Over the years, through Partition and other events in the history of Punjab, through the massacre of Muslims and the exodus of others to Pakistan, Gopal Chamar – a progeny of the first Chamar man from the mazaar days – became the head of the dera. He adopted the name Guru Gopal Ram and became so powerful that the followers of the dera called him Mahaprabhu.

Caste and communes

The sections about the dera are quite in contrast to the situation faced by the men from the Chamar Regiment of the British Indian Army. The prowess of the latter in the battlefield, even the fact that they chose to lay down their lives, was perhaps not enough for them to be seen as equal to others.

On the other hand, so powerful was the faith associated with the dera that its followers – from all over the world, from every community, religion, and caste – did not question (or were perhaps not even bothered by) the fact that the man they revered could be of a caste lower than theirs. Why didn’t caste matter for the dera (or, rather, when it came to who ran a dera or how a dera was run) when mattered nearly everywhere else?

Despite the unfairness of the entire situation, the dera still gave hope of being an equalising space, cutting through origins and background. For example, Gurshamsheer and Bheem were assured of a place in the dera after they being turned away wherever they went. However, as Bheem said about the dera, “This place is even worse than communism, because while there the centre is an ideology, here it is a man, a man like you and me.” The all-accepting façade of the dera just crumbled and what remained was the overpowering aura of a man who may have created the commune for reasons not exactly benevolent.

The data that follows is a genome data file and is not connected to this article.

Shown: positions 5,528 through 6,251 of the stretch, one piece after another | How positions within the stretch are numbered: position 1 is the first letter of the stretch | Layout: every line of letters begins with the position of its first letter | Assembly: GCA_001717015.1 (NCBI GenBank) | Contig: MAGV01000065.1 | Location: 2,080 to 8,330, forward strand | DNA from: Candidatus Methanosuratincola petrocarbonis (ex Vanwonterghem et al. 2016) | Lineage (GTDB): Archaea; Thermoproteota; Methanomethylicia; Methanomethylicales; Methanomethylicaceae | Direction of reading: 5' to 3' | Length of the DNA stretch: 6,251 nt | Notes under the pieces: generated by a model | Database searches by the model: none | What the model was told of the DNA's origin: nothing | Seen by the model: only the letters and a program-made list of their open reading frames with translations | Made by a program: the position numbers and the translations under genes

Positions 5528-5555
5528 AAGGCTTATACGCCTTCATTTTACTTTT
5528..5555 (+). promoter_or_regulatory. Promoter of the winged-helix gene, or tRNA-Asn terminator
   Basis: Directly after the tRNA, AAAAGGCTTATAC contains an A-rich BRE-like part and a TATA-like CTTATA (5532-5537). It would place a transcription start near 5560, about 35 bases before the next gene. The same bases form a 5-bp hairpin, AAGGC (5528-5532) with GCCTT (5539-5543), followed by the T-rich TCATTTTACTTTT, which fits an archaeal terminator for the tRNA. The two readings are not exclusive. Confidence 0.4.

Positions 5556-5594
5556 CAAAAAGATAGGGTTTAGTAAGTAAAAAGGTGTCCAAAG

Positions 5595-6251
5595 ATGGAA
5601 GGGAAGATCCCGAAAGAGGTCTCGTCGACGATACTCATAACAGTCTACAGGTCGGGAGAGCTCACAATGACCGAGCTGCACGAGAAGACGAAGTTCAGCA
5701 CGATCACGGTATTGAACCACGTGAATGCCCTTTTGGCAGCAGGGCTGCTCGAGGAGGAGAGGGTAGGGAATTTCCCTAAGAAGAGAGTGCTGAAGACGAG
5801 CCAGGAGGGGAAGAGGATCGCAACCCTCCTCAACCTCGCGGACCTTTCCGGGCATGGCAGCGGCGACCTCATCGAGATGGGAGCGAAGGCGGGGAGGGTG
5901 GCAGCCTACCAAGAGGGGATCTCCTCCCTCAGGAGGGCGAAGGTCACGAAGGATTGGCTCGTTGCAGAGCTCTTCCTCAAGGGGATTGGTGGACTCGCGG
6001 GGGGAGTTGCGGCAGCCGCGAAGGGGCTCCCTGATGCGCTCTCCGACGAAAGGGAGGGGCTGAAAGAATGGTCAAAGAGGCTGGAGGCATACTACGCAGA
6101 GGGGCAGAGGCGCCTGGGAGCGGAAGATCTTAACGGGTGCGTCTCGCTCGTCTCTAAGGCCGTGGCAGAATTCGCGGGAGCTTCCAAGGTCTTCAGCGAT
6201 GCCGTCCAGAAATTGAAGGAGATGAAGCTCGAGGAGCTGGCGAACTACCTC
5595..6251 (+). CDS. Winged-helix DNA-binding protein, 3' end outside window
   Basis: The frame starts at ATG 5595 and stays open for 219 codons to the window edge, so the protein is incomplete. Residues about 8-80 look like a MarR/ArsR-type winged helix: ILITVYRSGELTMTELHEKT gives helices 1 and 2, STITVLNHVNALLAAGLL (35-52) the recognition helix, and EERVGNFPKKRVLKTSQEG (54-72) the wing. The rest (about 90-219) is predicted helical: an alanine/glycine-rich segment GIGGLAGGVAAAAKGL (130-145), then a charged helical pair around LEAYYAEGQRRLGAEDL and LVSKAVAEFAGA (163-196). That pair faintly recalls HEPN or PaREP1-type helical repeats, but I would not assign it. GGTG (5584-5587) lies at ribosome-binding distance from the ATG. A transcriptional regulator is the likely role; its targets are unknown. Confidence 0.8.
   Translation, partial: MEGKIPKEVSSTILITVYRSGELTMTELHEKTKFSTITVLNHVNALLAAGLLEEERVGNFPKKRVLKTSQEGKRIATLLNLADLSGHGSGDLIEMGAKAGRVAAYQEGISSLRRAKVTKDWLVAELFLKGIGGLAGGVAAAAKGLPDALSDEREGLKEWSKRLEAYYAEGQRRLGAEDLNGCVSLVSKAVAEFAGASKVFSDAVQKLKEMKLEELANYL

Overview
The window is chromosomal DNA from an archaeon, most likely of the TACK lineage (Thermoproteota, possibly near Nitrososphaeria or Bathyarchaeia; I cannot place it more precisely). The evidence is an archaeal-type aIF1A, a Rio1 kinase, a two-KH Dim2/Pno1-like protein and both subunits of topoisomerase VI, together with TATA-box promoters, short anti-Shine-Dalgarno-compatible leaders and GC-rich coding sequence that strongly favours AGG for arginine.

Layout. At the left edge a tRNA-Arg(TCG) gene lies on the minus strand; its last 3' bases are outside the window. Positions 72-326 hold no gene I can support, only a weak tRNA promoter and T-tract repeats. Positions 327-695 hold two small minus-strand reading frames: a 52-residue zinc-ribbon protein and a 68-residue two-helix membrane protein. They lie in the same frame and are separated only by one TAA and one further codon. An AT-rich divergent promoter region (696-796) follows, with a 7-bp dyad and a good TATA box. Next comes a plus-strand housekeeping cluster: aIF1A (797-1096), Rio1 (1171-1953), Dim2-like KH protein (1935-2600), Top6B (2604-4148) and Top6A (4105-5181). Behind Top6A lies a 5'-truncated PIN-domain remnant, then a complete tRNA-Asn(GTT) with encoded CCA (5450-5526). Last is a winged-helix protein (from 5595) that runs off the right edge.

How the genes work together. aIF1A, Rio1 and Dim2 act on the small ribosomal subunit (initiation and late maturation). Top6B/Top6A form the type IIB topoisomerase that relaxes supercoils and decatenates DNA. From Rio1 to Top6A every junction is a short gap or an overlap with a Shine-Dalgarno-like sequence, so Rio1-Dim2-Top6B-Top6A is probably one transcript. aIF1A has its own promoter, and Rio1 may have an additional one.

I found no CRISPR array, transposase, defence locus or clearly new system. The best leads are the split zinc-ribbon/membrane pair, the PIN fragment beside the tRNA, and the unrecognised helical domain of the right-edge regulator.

The doctor’s situation is a study in loneliness – or abandonment, or indifference – or maybe a study of the system. Eager to leave his past behind, he chose to stay in a “small house on the beaten down road along the bank of Satluj, miles away from any city, or for that matter, from any village” and was, at regular intervals, picked up both by the police and the militants, each side accusing the doctor of being an ally of the other.

On one occasion, the doctor was picked by the police and kept in custody for a period that could have been either “[two] days or two weeks”, something he was unable to understand because of his depression and deteriorating mental health. There was no one to look out for him except his milkman and his psychiatrist.

The section about the doctor’s detention was harrowing to read, but that is how Two and a Half Rivers is. Even though I am familiar with caste discrimination and the components mentioned in this novel – Chamar women employed to clean Jat houses but not cook in their kitchens, Chamar boys made to clean the houses of their high-caste teachers without pay, etc – there is just so much more this book has to say. There is mental health, there is isolation – each of which is timely and vital, be it the 1980s or the 2020s. Anirudh Kala’s novel is one to be read and mulled over, because images from this novel are – like the word “disbelong” – going to stay on in the mind for quite a long time.

Two and a Half Rivers, Anirudh Kala, Niyogi Books.